Clarke conceded that Forde, whom she referred to as “Danny”, was her close friend, even now, and that he had told her a female friend was coming to him from Jamaica. She admitted that while Myrie was not coming to reside at her, she agreed that Forde could give the Jamaican woman her telephone number, name and address, in case she was having problems on arrival at the Grantley Adams International Airport.

“I was expecting a call (from Myrie) if she was having problems at the airport. If Danny wasn’t there, or she couldn’t find him, I would try to reach him cause I have all his numbers,” testified Clarke.

Under further cross examination, she said she would not have been surprised if Myrie had called her from the airport, but was not comfortable with the police calling her.

The witness informed the tribunal she received three calls from different police officers on that day, but was not sure if any of them told her they were interviewing Myrie for drugs.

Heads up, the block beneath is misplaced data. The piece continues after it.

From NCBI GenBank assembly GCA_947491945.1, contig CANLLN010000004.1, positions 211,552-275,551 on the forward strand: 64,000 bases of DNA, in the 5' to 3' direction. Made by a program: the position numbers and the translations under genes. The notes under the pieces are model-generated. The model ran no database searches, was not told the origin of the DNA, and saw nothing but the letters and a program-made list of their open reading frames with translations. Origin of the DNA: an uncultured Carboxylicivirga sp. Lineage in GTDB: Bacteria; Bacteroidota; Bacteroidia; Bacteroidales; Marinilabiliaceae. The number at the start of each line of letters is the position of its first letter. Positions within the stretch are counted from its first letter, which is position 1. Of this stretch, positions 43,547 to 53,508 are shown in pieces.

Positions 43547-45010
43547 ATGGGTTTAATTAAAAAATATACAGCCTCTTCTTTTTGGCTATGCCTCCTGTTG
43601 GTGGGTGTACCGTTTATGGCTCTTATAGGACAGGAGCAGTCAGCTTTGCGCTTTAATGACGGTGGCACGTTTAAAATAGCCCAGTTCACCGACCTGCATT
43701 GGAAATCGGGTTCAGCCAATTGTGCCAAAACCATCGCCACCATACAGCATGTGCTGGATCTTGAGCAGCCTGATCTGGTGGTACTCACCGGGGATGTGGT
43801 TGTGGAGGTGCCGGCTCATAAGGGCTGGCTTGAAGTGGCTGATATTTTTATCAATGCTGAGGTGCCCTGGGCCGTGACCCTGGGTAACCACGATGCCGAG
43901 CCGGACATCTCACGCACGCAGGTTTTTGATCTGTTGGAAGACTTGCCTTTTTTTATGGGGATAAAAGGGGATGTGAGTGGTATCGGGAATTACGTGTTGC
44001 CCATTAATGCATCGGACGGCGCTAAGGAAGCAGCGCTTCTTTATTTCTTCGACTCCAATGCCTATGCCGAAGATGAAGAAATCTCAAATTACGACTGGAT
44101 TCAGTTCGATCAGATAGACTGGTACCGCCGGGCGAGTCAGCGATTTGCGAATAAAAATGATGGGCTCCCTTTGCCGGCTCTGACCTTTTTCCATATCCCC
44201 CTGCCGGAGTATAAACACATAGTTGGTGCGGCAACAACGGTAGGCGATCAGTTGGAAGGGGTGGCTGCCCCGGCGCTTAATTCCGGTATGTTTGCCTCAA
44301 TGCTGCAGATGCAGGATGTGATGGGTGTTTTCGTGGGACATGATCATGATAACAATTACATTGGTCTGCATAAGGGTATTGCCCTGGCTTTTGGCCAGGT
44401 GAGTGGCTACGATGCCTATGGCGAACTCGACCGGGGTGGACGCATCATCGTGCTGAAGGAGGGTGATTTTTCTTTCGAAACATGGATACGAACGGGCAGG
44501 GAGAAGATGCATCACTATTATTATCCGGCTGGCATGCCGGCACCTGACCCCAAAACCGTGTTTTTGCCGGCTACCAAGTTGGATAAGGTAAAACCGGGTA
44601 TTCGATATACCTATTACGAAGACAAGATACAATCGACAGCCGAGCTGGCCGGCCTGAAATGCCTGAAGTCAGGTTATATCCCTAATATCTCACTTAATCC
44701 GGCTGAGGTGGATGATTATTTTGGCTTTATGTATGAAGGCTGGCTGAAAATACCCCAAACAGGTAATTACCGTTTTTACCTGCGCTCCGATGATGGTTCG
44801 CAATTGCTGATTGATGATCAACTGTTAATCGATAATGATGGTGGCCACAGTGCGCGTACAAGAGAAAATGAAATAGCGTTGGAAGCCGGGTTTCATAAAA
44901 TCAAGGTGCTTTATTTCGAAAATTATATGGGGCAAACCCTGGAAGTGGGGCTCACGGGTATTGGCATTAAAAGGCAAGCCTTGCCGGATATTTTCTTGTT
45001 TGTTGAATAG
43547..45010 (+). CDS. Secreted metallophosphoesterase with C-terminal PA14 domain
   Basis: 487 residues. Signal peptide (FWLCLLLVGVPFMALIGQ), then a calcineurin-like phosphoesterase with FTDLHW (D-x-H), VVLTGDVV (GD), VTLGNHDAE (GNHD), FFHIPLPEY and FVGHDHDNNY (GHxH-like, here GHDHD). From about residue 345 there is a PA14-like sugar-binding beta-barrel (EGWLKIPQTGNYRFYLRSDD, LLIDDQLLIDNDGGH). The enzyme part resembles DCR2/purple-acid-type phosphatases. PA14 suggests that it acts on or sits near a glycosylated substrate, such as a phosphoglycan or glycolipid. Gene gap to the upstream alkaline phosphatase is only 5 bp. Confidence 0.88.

The court also recalled Police Sergeant Vernon Farrell and Systems Manager at the airport, Ian Best.

Farrell was cross examined on statements he took from Daniel Forde and Shakira Rowe, while Best was asked to clarify if the camera located in the secure area of the immigration department, recorded video on March 14, 2011.

Best testified that considering some uncertainty in his evidence yesterday, after having time to reflect, he was in a position to advise the court today that the camera was in fact, not recording on the day in question.

The reason, he added, was that there was a host of issues regarding the installation of cameras in some parts of the airport and the seaport and which resulted in requests to stop recordings.

In seeking to amplify the issue, state attorney Roger Forde told the CCJ the stopping of recordings related to an industrial matter with the union representing workers in the immigration and customs divisions.†††††††